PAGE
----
6 5. The camera pulls back to reveal the side of the boat that was ripped open by the collision. CUT TO: INT. CABIN OF BOAT NAVIGATION TABLE AREA The rack of high tech equipment is dripping with water and totally dead. OUR MAN picks up the radio receiver and turns the switch, nothing. A plastic bag of corn flakes cereal floats by him. He looks over at the food cabinet that is partially under water. But the open gash in the hull that is next to the equipment shows the ocean flying by and he decides that is clearly the first priority. EXT. DECK OF BOAT ABOVE GASH OUR MAN leans over the side of the boat and looks at the ripped fiberglass hull more closely. It looks terrible. CUT TO: INT. CABIN OUR MAN is ripping apart a teak bench with a hammer. He tries to cut the pieces of wood into long strips. He digs around in a bin that is just above the water level. He pulls out three cans of fiber glass raw materials. EXT. DECK NEAR GASH - HANGING OVER EDGE We see our man mix up the fiberglass and hang over the side of the boat and attach the strips of wood to the boat then start fiberglassing over the strips. It is perilous work as he is hanging over the edge of the boat as it sails along. INT. CABIN He does some of the same work from inside the cabin. He is starting to make some progress. There is now seven inches of new makeshift hull that is drying.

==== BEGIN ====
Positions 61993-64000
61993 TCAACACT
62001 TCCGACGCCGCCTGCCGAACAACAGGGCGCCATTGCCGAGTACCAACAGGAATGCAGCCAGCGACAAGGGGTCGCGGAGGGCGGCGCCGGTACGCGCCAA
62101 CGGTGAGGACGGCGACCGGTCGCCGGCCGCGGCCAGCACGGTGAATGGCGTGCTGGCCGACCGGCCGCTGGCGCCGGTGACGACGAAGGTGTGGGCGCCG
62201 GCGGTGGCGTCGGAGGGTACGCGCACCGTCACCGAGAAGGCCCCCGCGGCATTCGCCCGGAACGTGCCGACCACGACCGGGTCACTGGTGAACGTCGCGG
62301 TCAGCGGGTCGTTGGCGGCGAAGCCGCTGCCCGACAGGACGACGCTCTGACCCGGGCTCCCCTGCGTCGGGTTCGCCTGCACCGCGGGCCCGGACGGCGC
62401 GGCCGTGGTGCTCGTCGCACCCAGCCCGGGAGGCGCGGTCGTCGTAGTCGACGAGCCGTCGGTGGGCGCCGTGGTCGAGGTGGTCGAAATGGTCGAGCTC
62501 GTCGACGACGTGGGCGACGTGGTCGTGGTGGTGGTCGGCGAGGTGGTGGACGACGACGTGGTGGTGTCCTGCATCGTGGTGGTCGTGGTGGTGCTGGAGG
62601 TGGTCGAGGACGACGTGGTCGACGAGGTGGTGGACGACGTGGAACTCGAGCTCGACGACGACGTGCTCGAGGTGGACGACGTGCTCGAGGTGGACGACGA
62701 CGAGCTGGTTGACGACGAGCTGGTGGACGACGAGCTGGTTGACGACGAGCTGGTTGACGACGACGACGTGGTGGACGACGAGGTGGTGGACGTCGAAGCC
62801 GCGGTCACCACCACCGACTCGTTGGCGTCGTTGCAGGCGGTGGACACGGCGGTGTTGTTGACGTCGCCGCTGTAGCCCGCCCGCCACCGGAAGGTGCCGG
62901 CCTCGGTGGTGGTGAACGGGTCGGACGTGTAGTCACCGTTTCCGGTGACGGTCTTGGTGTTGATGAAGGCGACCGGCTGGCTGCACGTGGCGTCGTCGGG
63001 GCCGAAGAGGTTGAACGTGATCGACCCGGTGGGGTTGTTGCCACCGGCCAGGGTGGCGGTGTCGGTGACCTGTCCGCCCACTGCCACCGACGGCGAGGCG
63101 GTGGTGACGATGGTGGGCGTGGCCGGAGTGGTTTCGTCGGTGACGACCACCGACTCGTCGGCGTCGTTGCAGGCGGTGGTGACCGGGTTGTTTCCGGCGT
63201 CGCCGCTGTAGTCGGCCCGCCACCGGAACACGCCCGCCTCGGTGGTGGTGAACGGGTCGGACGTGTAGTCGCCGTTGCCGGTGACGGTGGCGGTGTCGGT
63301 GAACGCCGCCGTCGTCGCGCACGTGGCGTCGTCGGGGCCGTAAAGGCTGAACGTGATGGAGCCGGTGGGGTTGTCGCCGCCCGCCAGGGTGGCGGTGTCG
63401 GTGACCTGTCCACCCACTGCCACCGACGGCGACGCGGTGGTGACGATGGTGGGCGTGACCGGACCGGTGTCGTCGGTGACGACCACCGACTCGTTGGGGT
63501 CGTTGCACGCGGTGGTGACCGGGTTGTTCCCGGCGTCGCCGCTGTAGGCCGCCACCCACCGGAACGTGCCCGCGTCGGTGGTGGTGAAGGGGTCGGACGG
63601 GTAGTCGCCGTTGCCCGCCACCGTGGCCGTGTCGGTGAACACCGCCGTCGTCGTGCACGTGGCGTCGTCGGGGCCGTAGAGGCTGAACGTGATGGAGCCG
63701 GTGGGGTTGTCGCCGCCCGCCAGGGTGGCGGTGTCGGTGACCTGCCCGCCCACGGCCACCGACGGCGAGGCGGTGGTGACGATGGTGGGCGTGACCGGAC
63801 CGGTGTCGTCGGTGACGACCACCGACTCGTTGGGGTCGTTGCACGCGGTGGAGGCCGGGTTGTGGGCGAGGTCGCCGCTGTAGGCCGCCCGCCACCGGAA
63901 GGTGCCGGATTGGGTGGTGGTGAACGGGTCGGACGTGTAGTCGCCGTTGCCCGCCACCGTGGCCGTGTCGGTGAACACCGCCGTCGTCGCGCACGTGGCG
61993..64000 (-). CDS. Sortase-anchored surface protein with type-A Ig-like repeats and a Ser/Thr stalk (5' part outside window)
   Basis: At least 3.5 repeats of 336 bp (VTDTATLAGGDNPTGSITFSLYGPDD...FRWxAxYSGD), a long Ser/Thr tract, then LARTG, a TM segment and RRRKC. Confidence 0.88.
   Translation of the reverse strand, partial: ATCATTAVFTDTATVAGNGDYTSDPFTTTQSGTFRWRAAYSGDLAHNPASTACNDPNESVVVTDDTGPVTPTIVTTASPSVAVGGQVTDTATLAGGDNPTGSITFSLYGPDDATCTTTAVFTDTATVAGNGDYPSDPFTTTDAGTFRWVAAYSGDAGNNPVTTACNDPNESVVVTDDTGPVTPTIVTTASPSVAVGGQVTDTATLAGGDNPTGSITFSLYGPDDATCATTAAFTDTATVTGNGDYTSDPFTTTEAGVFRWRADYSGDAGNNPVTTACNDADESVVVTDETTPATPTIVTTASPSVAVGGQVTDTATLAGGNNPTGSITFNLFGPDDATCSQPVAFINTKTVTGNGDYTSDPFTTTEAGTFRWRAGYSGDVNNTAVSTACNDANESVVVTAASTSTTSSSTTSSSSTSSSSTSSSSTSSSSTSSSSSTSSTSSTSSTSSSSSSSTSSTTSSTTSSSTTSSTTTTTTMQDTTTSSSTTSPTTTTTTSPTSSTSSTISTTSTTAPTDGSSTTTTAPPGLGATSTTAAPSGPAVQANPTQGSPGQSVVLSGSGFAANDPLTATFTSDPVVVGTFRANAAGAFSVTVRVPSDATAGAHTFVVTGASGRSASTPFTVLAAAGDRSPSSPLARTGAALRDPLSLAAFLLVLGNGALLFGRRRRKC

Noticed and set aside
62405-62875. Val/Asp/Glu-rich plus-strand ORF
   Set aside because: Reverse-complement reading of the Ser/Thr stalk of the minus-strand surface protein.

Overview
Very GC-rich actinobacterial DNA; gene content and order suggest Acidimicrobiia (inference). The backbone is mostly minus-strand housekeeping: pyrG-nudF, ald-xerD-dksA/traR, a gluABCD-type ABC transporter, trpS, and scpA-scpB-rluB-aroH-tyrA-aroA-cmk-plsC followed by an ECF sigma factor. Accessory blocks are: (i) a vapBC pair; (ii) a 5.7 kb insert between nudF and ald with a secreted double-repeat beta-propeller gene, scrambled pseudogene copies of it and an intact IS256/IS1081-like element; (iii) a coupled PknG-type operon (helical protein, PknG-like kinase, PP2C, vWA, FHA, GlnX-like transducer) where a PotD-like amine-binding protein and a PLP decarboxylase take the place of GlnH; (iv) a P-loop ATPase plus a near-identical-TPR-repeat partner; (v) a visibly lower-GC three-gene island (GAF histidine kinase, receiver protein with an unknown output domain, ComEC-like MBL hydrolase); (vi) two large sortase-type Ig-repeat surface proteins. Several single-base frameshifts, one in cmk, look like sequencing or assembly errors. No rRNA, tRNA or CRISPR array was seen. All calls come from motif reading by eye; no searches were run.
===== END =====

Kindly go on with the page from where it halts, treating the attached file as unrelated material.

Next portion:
7 6. EXT. COCKPIT OF THE BOAT OUR MAN starts in on a built in hand pump that will pump the water from the cabin. He has shoved a long mop handle into the pump for better leverage. He checks the compass. WE SEE SEVERAL SHOTS OF HIM PUMPING AND FIBERGLASSING. EXT. BOW OF BOAT - SUNSET Night is falling. OUR MAN eats a can of soup while sitting and staring out at the ocean. EXT. COCKPIT OF THE BOAT - NIGHT OUR MAN tries to sleep as the water in the cabin sloshes around. FADE TO BLACK. EXT. BOAT - (DAY 2) A FULL DAY OF: Pumping. Fiberglassing. Eating. Pumping. Fiberglassing. Eating. Pumping. Fiberglassing...he almost falls over the edge. Eating. NIGHT FALLS: OUR MAN sits and stares out at the endless ocean. He lays down and falls asleep. FADE TO BLACK.